Abu Dhabi, UAEThursday 20 June 2019

Literary firsts mark a new chapter for Arab authors

Jokha Alharthi’s international win offers a window onto rarely glimpsed Omani life

Arabic author Jokha Alharthi poses after winning the Man Booker International Prize for the book 'Celestial Bodies'. AFP
Arabic author Jokha Alharthi poses after winning the Man Booker International Prize for the book 'Celestial Bodies'. AFP

This has been an exciting year of literary firsts for Arab writers. Last month Lebanese author Hoda Barakat became the first woman to win the International Prize for Arabic Fiction. Now Jokha Alharthi has joined her in the region’s growing literary hall of fame by becoming the first Arab author to win the Man Booker International prize.

Her novel Celestial Bodies, written with the poetry and lyricism of the Arabic language, touches upon difficult subjects such as Oman’s very recent history of slavery, which was only abolished in 1970. Alharthi is unafraid to explore a facet of her country’s past which could be seen as taboo and would almost certainly be inaccessible to the outsider. The refreshing honesty she brings to her writing could help open up a conversation about these themes, acknowledge the ghosts of the past and start global conversations about such sensitive issues.

Celestial Bodies is the first ever Omani novel to be translated into English, paving the way for more regional talent to be given a voice on an international platform and putting Arabic literature centre stage. The $63,000 cash prize will be split between Alharthi and her translator Marilyn Booth, in recognition of the difficulties of conveying the nuances of the original work into another language. But while the English version of her prose wowed judges, who appreciated her vivid depiction of life in Oman, Alharthi’s rich work cannot be reduced to a testimonial about life in an Arab country. Her novel is a literary gem in and of itself. While it is imperative for Arabic literature to be translated into other languages to reach a wider audience, one can only hope that her win will encourage people to read more in the original language. From Morocco to Egypt and the Gulf, there is a wide variety of talented writers whose work often goes under the radar, yet deserves recognition.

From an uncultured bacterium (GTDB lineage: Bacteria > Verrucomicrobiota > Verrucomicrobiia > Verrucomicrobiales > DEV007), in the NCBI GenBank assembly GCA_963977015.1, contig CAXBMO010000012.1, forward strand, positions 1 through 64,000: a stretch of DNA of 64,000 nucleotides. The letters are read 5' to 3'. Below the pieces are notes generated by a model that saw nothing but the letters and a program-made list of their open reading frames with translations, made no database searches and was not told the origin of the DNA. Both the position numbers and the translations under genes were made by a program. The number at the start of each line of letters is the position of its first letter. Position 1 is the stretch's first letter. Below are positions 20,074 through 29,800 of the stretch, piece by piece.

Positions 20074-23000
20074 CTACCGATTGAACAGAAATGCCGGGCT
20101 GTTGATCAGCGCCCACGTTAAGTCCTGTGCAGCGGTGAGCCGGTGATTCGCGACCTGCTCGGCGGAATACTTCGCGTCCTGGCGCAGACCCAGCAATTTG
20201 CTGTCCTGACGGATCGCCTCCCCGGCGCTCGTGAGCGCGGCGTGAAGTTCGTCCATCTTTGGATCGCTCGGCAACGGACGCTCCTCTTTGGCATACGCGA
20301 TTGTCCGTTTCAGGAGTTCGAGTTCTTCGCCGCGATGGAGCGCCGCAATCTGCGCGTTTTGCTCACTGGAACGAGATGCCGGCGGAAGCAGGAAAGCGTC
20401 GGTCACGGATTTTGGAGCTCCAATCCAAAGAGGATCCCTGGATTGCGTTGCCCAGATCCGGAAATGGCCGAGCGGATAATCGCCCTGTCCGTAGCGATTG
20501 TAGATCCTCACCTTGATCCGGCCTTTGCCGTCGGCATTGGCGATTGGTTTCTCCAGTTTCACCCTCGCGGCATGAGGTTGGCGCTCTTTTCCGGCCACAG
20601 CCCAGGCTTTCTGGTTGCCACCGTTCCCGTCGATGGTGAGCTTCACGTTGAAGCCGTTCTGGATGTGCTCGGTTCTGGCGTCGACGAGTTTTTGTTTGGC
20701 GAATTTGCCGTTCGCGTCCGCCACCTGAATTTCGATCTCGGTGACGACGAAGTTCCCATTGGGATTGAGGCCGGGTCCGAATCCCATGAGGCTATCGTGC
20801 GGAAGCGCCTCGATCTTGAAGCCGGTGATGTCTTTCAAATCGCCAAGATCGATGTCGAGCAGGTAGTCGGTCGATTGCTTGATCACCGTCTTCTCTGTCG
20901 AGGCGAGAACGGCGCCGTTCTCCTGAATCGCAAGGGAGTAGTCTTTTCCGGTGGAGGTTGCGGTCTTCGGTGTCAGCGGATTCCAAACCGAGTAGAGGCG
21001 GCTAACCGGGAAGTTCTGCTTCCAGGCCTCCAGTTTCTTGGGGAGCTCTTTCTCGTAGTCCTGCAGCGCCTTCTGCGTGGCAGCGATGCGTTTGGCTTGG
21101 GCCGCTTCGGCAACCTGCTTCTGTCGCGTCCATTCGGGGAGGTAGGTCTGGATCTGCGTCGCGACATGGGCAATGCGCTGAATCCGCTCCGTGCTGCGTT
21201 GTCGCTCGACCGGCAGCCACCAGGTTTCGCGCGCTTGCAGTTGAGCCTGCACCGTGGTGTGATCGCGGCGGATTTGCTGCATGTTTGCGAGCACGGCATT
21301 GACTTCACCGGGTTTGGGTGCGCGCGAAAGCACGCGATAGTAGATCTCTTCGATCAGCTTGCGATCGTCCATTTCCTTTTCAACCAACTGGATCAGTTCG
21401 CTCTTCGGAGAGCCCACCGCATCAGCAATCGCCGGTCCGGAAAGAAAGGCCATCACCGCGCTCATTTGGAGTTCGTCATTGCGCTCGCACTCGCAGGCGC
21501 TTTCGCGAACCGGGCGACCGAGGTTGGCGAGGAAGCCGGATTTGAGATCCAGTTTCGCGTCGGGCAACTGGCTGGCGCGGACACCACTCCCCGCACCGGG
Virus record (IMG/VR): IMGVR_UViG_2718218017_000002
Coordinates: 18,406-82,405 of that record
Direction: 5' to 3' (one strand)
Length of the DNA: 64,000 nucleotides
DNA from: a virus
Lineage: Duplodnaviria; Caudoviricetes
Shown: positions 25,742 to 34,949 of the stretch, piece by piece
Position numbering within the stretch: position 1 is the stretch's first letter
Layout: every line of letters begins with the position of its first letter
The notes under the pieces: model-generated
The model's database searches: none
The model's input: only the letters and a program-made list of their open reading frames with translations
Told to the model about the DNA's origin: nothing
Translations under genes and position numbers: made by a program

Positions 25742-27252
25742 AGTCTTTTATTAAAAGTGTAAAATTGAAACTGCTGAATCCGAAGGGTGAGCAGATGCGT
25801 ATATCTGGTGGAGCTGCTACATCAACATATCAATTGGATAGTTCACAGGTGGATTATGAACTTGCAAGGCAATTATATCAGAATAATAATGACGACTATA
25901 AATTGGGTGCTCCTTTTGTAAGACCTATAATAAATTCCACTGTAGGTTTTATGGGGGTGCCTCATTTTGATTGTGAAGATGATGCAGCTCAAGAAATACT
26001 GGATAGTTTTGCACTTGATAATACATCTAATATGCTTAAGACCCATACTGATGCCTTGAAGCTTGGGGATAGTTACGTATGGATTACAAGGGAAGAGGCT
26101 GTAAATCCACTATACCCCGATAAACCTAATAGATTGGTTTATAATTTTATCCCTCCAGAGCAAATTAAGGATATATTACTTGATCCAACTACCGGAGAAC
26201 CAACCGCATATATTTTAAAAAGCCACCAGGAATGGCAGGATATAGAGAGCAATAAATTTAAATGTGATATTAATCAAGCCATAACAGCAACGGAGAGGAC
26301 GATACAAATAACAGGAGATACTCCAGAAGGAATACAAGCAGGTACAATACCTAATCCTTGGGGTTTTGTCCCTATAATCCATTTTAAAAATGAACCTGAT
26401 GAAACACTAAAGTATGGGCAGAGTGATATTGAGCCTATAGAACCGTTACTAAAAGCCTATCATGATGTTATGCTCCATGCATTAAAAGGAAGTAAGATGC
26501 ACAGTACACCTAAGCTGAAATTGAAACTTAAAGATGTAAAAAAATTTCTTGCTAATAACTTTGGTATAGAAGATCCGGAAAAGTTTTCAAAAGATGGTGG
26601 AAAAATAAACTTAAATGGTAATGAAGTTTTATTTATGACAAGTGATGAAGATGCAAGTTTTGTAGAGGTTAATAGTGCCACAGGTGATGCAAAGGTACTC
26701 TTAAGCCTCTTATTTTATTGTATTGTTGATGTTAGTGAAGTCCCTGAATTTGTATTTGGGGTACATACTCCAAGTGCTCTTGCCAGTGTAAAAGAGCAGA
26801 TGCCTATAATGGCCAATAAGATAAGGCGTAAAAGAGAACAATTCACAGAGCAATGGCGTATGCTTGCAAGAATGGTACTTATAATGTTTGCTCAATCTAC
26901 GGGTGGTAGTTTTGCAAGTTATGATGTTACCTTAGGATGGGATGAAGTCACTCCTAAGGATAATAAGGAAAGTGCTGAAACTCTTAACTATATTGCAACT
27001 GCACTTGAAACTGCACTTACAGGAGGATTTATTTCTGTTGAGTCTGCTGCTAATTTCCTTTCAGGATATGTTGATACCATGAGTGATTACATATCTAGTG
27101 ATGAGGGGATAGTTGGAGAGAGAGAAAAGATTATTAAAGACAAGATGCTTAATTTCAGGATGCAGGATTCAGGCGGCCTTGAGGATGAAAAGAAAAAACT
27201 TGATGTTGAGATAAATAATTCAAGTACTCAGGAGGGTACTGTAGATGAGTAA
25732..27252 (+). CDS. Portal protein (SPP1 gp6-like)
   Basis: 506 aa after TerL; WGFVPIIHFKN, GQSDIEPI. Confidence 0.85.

This is why it is important it is so important to celebrate authors when their creativity is rewarded. Alharthi’s win will have reverberations across the Gulf region and beyond and could inspire a whole new generation of writers, male and female, in the Arab world.

Updated: May 22, 2019 07:05 PM

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